In light of the foregoing disclosure of the invention and description of certain preferred embodiments, those who are skilled in this area of technology will readily understand that various modifications and adaptations can be made without departing from the true scope and spirit of the invention. All such modifications and adaptations are intended to be covered by the following claims.
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|International Classification||H01R24/50, H01R12/72, H01R9/05|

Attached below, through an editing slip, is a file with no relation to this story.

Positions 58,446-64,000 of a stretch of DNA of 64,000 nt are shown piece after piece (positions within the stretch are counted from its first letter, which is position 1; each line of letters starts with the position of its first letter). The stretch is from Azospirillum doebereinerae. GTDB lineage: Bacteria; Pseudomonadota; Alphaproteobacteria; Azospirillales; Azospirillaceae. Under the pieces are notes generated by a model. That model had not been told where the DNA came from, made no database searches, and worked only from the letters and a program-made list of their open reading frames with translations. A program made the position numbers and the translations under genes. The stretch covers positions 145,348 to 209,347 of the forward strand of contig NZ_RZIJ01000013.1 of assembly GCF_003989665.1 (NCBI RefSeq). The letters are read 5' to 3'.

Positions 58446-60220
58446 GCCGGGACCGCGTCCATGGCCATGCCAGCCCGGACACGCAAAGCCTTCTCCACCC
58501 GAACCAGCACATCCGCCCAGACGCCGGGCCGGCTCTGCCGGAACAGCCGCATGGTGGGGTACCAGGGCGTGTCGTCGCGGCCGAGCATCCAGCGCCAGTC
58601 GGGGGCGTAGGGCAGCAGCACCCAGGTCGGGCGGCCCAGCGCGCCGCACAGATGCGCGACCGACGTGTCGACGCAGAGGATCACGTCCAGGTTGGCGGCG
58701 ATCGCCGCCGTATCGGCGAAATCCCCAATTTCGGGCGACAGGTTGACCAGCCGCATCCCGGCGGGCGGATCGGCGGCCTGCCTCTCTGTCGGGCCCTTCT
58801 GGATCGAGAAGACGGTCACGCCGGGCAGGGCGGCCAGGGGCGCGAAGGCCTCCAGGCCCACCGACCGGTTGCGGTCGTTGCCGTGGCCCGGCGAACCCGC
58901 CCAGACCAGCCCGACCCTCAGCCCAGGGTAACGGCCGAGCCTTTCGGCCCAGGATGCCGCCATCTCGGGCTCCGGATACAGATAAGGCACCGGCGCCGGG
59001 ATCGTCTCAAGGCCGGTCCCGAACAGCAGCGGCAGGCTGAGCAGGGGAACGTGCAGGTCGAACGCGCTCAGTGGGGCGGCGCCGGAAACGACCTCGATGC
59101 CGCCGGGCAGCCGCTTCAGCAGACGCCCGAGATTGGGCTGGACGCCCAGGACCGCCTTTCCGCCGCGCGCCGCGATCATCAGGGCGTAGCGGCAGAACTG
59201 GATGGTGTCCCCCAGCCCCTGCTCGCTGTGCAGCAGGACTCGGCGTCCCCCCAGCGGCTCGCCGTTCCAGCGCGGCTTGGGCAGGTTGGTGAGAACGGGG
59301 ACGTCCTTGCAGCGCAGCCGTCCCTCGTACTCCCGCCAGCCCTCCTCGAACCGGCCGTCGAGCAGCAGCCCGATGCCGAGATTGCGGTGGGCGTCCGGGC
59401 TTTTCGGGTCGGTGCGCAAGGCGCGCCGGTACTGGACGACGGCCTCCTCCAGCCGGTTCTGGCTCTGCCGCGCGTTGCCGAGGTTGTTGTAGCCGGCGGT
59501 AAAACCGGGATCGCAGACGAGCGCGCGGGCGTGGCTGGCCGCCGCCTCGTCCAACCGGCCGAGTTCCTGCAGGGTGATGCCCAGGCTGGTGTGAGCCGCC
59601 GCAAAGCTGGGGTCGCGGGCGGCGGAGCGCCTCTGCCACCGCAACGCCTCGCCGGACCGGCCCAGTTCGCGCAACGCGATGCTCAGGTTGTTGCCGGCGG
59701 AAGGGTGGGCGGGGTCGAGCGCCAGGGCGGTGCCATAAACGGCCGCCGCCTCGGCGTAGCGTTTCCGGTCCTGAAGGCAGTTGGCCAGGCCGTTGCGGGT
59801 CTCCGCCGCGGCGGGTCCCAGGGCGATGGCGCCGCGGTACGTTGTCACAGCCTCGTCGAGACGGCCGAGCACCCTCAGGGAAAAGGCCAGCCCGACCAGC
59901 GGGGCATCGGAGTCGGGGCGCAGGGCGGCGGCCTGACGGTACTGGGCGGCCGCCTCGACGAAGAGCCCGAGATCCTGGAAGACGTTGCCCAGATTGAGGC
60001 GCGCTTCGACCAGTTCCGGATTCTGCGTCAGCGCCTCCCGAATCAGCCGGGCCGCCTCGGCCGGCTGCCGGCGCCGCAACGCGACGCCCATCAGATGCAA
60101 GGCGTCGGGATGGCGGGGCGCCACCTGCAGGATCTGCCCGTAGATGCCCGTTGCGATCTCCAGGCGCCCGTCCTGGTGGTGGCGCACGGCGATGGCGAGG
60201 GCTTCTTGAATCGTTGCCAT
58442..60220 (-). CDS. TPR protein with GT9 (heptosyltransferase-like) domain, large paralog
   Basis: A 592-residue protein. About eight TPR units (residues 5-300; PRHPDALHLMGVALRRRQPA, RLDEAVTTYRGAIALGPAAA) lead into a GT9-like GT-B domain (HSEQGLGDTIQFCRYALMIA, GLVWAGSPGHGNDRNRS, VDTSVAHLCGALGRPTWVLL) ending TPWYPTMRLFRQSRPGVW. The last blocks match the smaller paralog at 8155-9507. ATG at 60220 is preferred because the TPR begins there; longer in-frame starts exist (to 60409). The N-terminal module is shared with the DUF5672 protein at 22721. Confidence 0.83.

|Cooperative Classification||H01R12/721, H01R2103/00, H01R9/0515, H01R24/50|
|European Classification||H01R24/50, H01R9/05F, H01R23/70B|
|Jan 2, 1997||AS||Assignment|
Owner name: SCIENTIFIC-ATLANTA, INC., GEORGIA
Free format text: ASSIGNMENT OF ASSIGNORS INTEREST;ASSIGNOR:HODGE, RONALD L.;REEL/FRAME:008294/0787
Effective date: 19961218
|Feb 26, 2002||FPAY||Fee payment|
Year of fee payment: 4
|Feb 28, 2006||FPAY||Fee payment|
Year of fee payment: 8
|Feb 19, 2010||FPAY||Fee payment|
Year of fee payment: 12
|Nov 19, 2014||AS||Assignment|
Owner name: SCIENTIFIC-ATLANTA, LLC, GEORGIA
Free format text: CHANGE OF NAME;ASSIGNOR:SCIENTIFIC-ATLANTA, INC.;REEL/FRAME:034299/0440
Effective date: 20081205
Owner name: CISCO TECHNOLOGY, INC., CALIFORNIA
Free format text: ASSIGNMENT OF ASSIGNORS INTEREST;ASSIGNOR:SCIENTIFIC-ATLANTA, LLC;REEL/FRAME:034300/0001
Effective date: 20141118